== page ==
North Korea fired two short-range ballistic missiles (SRBMs) toward its east coast on Monday, according to South Korea’s Joint Chiefs of Staff (JCS). The missile was launched from the Chunghwa area in North Hwanghae Province, around 7:47 a.m. KST, and flew about 370 kilometers.
Eight days after the North fired an SRBM as a part of its “tactical nuclear attack drill,” it resumed launching ballistic missiles as South Korea and the United States carried out their large-scale Ssangyong exercise, a joint amphibious landing drill, from March 20. The drill will end on April 3.
South Korean and U.S. intelligence authorities are analyzing the performance of North Korea’s latest SRBMs.
During the Freedom Shield exercise, the regular springtime South Korea-U.S. joint military drills held from March 13 to March 23, North Korea actively took tit-for-tat measures in a bid to frame the drills as a war provocation raising the risk of nuclear war in the region. In the past two weeks, North Korea fired its Hwasong-17 intercontinental ballistic missile (ICBM) as well as short-range ballistic missiles. The day after Freedom Shield concluded, North Korea claimed that it had tested a new “unmanned underwater nuclear attack craft.” It also showed off its missile capabilities by launching “strategic cruise missiles” from a submarine on March 12.
Throughout this period, North Korean state media constantly released statements from Pyongyang officials demanding that the United States and South Korea immediately halt their joint military drills, while threatening to initiate a nuclear-based response for self-defense.
According to South Korean military officials, the Ssangyong exercise, the first of its kind since 2018, will be carried out on the division level on the basis of the agreements to scale up the drill. The exercises will involve about 70 aircraft, 30 vessels and 50 amphibious assault vehicles. In addition to South Korea-U.S. landing forces, about 40 British Marines also participated in the exercise for the first time.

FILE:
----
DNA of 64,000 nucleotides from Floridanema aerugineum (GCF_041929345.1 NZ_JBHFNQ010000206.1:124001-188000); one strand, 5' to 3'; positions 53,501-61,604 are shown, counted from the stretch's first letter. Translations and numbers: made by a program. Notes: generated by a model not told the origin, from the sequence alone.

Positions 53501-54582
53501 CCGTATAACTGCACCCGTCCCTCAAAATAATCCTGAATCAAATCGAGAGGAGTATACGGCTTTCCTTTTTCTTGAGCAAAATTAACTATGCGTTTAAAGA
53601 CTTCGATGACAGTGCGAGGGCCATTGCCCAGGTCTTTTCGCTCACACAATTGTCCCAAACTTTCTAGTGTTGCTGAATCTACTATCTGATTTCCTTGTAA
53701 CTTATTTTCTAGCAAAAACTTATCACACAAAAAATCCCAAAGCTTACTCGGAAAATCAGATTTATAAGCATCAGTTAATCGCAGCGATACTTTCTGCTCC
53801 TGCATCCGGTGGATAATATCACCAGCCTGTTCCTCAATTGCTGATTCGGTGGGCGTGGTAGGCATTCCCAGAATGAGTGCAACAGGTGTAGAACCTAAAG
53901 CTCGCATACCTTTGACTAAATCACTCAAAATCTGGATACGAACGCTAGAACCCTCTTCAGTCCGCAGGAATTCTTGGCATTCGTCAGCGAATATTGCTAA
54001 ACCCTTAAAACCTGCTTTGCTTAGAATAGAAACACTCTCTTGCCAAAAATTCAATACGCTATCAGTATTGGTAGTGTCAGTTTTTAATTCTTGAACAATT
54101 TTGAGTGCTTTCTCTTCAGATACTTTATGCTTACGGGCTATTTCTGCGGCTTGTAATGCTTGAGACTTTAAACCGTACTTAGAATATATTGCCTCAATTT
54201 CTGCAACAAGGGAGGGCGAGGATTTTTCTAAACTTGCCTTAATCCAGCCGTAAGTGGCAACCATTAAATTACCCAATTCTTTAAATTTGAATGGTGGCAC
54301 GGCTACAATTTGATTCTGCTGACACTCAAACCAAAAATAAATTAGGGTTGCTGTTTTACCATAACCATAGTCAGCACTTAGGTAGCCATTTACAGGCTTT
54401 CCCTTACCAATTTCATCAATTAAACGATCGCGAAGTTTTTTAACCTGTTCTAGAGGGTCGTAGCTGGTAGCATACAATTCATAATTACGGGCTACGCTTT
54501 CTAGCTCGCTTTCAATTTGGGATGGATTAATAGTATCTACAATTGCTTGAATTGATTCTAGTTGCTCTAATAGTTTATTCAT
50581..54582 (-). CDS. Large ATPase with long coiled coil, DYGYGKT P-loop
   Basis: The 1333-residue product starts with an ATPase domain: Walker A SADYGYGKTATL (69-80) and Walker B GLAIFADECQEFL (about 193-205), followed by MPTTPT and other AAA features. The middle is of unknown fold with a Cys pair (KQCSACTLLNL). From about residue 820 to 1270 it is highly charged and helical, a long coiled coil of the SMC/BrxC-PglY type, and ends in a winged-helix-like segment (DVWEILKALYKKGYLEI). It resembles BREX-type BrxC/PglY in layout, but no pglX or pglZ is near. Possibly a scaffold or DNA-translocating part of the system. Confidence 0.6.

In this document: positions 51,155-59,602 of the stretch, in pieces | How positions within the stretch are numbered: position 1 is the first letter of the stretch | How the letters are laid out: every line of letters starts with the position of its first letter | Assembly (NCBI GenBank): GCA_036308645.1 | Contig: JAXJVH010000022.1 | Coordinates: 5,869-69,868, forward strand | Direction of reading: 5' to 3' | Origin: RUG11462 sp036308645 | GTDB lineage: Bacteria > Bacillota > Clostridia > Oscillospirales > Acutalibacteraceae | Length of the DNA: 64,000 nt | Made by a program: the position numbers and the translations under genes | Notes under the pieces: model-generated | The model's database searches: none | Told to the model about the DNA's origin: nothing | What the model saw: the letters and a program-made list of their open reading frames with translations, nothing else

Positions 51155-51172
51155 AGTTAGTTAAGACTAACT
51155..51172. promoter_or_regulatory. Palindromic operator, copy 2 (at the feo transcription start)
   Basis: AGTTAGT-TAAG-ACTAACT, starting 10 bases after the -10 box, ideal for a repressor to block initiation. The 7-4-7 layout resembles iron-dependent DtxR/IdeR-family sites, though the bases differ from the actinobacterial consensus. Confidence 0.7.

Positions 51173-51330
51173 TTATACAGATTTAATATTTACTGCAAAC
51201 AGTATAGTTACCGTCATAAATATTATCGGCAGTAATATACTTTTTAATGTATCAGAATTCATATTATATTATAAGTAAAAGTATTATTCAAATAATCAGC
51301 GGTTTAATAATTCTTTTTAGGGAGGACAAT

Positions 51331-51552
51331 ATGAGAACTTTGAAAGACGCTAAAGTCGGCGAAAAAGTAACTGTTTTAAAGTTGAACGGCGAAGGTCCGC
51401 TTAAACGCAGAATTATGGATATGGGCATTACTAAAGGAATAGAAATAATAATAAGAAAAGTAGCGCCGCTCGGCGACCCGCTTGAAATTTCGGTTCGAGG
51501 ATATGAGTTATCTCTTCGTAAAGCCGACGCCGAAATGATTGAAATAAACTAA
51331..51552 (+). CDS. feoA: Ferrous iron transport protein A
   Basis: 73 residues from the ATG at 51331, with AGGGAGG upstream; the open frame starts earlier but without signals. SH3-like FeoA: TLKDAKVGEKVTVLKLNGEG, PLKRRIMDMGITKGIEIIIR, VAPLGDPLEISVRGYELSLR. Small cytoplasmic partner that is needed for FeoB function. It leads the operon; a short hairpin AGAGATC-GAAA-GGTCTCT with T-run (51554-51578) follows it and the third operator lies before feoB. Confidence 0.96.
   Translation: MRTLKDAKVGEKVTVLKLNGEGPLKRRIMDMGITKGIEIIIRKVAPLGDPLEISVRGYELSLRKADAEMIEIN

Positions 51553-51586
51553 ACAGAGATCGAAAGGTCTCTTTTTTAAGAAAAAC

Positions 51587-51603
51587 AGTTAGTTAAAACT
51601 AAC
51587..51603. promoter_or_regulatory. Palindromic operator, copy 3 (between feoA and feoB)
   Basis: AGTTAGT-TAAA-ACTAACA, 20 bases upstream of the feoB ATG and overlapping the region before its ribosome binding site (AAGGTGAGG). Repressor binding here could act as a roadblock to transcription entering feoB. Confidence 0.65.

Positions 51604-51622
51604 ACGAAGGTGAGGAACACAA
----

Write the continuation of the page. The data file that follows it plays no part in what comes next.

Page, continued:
Monday’s SRBM launch was carried out a day before the U.S. nuclear-powered aircraft carrier, USS Nimitz, enters Busan Naval Base to stage drills and commemorate the 70th anniversary of the South Korea-U.S. alliance, according to the South Korean Defense Ministry.
Considering the scale and nature of the Ssangyong exercise, North Korea will likely respond by launching more ballistic missiles. Seoul and Washington’s military drills will likely be a strong motivation for the North to continue illicit ballistic launches as a response – especially since South Korea reinstated its three-axis system, which consists of three different steps in coping with the North’s nuclear attack since South Korean President Yoon Suk-yeol took office in May 2022. The three axis system includes both preemptive strikes to intercept North Korean missiles and – should Pyongyang successfully attack the South – “massive punishment and retaliation,” which would included strikes designed to kill leader Kim Jong Un.
At this stage, North Korea appears to have no choice but to stick with its old-school brinkmanship strategy to confront the reinvigorated South Korea-U.S. joint military drills as Seoul and Washington are also not in a hurry to resume the stalled nuclear talks. This year, South Korea and the United States agreed to hold more joint military drills involving substantive simulations to grapple with the North Korean nuclear threats.
North Korea will actively seek ways to strengthen cooperation with China and Russia while aggravating the security instability on the Korean Peninsula with ballistic missile tests. As Kim Jong Un made clear that his nuclear weapons will not be on the bargaining table in future nuclear talks, the arms race in the region will be intensified while no one stepping on the brake.